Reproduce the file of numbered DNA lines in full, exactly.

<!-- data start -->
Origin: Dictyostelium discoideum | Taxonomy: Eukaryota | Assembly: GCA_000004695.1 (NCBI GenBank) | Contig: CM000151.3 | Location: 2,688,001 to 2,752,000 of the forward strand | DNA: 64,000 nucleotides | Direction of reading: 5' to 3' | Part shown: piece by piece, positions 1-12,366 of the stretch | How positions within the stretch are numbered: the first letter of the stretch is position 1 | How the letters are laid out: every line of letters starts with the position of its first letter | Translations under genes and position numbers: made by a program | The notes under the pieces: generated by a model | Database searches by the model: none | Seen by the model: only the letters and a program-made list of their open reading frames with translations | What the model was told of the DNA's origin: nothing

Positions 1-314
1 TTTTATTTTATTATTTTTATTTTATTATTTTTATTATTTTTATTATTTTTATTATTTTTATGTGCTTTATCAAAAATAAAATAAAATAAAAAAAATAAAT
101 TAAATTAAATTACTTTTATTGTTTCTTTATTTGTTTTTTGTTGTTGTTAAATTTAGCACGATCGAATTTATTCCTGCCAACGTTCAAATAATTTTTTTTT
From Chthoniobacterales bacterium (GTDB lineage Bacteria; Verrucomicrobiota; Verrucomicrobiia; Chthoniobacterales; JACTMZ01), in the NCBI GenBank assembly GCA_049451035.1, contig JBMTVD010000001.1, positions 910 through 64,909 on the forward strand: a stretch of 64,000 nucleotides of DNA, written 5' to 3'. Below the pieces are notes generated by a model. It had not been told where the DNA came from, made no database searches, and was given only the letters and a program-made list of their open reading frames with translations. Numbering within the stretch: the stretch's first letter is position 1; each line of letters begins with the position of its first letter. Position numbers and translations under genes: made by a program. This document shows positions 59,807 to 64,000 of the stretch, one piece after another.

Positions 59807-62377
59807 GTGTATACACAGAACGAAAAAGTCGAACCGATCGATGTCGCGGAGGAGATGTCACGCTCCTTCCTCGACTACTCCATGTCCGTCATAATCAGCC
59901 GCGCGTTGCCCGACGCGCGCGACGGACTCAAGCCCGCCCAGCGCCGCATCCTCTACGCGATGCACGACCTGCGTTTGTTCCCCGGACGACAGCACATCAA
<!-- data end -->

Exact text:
Origin: Dictyostelium discoideum | Taxonomy: Eukaryota | Assembly: GCA_000004695.1 (NCBI GenBank) | Contig: CM000151.3 | Location: 2,688,001 to 2,752,000 of the forward strand | DNA: 64,000 nucleotides | Direction of reading: 5' to 3' | Part shown: piece by piece, positions 1-12,366 of the stretch | How positions within the stretch are numbered: the first letter of the stretch is position 1 | How the letters are laid out: every line of letters starts with the position of its first letter | Translations under genes and position numbers: made by a program | The notes under the pieces: generated by a model | Database searches by the model: none | Seen by the model: only the letters and a program-made list of their open reading frames with translations | What the model was told of the DNA's origin: nothing

Positions 1-314
1 TTTTATTTTATTATTTTTATTTTATTATTTTTATTATTTTTATTATTTTTATTATTTTTATGTGCTTTATCAAAAATAAAATAAAATAAAAAAAATAAAT
101 TAAATTAAATTACTTTTATTGTTTCTTTATTTGTTTTTTGTTGTTGTTAAATTTAGCACGATCGAATTTATTCCTGCCAACGTTCAAATAATTTTTTTTT
From Chthoniobacterales bacterium (GTDB lineage Bacteria; Verrucomicrobiota; Verrucomicrobiia; Chthoniobacterales; JACTMZ01), in the NCBI GenBank assembly GCA_049451035.1, contig JBMTVD010000001.1, positions 910 through 64,909 on the forward strand: a stretch of 64,000 nucleotides of DNA, written 5' to 3'. Below the pieces are notes generated by a model. It had not been told where the DNA came from, made no database searches, and was given only the letters and a program-made list of their open reading frames with translations. Numbering within the stretch: the stretch's first letter is position 1; each line of letters begins with the position of its first letter. Position numbers and translations under genes: made by a program. This document shows positions 59,807 to 64,000 of the stretch, one piece after another.

Positions 59807-62377
59807 GTGTATACACAGAACGAAAAAGTCGAACCGATCGATGTCGCGGAGGAGATGTCACGCTCCTTCCTCGACTACTCCATGTCCGTCATAATCAGCC
59901 GCGCGTTGCCCGACGCGCGCGACGGACTCAAGCCCGCCCAGCGCCGCATCCTCTACGCGATGCACGACCTGCGTTTGTTCCCCGGACGACAGCACATCAA